Dyer, Karbassi appeal rejection of northwest Fresno apartment complex

Fresno could face millions in fines and a lawsuit if the city does not approve the project.

A proposed apartment complex for northwest Fresno that was shot down by the Fresno Planning Commission is not dead in the water. 

Mayor Jerry Dyer and Fresno City Councilman Mike Karbassi have appealed the Planning Commission’s decision, noting that the city likely needs to comply with the Housing Accountability Act. 


The backstory: A couple weeks ago the Planning Commission rejected an 82-unit apartment complex that was proposed for the northeast corner of Herndon and Prospect Avenues after significant opposition from neighbors. 

  • But last week Developer James Kuelskamp of LandValue Management requested that Dyer appeal the decision, saying the rejection could violate state law. 

The big picture: In their appeal letter to Planning and Development Director Jennifer Clark, Dyer and Karbassi said the City Attorney’s Office advised them that the city is likely violating state law by denying the project. 

  • The City Attorney’s Office said the findings made by the Planning Commission fall short of the required criteria to deny the project and that the city has been placed at substantial risk of litigation that will likely result in fines and the courts approving the project. 
  • Ultimately the city could face a fine between $820,000 to $4.1 million.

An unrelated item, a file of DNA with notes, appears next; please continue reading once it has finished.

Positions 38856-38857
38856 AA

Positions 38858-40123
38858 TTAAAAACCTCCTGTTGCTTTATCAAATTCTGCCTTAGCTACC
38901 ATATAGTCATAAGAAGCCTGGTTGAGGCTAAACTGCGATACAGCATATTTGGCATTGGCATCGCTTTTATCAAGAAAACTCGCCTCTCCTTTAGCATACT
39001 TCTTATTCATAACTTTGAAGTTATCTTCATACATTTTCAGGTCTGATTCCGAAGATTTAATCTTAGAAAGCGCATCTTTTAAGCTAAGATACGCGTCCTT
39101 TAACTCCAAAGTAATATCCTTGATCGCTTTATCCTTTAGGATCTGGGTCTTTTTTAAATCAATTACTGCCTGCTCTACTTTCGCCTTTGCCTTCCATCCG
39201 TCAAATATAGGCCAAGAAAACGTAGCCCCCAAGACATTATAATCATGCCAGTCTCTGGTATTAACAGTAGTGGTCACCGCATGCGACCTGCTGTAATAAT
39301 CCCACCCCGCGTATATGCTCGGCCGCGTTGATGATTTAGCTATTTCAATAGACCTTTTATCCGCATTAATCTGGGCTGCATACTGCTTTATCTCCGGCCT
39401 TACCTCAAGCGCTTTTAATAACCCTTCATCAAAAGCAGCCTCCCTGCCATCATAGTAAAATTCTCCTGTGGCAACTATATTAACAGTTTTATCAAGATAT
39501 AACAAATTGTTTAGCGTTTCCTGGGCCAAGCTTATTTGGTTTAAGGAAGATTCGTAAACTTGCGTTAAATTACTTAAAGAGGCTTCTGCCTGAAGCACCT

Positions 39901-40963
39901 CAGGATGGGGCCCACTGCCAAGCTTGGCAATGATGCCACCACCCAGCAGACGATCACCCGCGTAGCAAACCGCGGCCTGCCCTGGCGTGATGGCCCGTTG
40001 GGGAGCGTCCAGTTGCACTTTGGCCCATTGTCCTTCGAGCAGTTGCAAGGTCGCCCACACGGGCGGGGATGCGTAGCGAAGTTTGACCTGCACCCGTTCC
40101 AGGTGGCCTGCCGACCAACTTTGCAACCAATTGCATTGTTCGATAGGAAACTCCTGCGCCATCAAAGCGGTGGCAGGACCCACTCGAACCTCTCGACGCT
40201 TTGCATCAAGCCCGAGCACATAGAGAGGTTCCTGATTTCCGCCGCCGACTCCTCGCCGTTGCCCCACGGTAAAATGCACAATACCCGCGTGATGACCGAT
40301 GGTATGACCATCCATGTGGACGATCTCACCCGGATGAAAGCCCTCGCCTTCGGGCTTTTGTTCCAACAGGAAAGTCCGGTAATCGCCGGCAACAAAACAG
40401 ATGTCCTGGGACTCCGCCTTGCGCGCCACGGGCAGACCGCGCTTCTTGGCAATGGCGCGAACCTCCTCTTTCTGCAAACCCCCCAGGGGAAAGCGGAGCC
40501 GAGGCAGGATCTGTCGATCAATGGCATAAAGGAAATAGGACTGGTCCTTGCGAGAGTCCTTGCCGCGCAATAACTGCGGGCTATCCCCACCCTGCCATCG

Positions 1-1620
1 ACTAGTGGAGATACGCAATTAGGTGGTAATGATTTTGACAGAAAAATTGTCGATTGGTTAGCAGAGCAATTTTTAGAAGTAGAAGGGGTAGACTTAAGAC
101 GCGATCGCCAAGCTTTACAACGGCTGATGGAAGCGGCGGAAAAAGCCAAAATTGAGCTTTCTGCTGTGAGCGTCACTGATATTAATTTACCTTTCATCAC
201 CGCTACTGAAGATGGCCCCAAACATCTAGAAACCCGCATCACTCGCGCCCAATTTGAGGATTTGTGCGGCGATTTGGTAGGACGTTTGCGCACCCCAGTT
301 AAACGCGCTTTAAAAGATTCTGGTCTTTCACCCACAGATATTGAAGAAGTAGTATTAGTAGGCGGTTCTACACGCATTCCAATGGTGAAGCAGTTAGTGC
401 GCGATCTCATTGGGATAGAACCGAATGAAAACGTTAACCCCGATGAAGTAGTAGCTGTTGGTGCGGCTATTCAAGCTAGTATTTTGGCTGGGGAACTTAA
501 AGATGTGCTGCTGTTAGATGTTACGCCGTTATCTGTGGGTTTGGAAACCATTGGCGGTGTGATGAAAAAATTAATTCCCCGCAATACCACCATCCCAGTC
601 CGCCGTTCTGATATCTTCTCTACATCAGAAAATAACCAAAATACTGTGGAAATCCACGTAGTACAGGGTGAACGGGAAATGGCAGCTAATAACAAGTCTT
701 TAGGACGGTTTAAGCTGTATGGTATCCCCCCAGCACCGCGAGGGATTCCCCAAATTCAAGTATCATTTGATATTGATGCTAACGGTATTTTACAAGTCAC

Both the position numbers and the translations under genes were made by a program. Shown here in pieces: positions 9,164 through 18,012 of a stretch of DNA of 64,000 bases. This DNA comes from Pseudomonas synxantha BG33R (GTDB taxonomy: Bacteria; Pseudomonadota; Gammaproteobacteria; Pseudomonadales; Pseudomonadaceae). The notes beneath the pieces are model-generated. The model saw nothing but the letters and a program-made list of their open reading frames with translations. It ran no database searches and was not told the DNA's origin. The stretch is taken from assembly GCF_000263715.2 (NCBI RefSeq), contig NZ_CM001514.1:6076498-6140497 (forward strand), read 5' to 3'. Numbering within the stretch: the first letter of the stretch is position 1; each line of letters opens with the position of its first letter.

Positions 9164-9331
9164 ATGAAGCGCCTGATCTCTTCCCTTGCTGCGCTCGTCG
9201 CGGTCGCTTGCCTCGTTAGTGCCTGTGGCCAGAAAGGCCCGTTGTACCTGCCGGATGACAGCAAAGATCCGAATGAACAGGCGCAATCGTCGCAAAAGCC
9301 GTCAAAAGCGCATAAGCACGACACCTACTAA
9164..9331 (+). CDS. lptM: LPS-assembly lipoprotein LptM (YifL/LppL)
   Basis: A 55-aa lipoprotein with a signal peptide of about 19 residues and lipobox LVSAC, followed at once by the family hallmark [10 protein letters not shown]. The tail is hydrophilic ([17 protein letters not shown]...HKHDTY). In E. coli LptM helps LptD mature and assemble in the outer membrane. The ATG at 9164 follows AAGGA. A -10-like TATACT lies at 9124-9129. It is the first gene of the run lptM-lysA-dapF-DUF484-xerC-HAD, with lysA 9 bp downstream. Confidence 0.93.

• The Housing Accountability Act effectively requires cities to approve projects that fit zoning rules, and cities must approve projects and provide permits within 90 to 180 days. 

What they’re saying: “Deciding to appeal the Planning Commission’s findings was a decision I wrestled with greatly,” Dyer said in a statement. “I tried to view the situation as if I lived in the neighborhood, while also recognizing my mayoral responsibility to look out for the financial interest of the entire city.”

  • Dyer added that they did not really have a choice in the matter based on California law. 
  • “To not appeal, in our opinion, would have been worse for the neighborhood based on the options available to the developer,” Dyer said. “I am committed to facilitating a meeting between the developer and the residents.” 
  • Karbassi called on LandValue Management to meet with the neighbors. 
  • “With similar projects of this magnitude, it has become standard practice for developers to hold community meetings in order to build consensus with the residents impacted by a project proposal,” Karbassi said. “Based on the evidence at the recent public hearing, this developer has been unwilling to engage with residents of the Tatarian Elementary community and incorporate their requests. It is no surprise that the project’s proponents are grossly outnumbered by such overwhelming opposition.”
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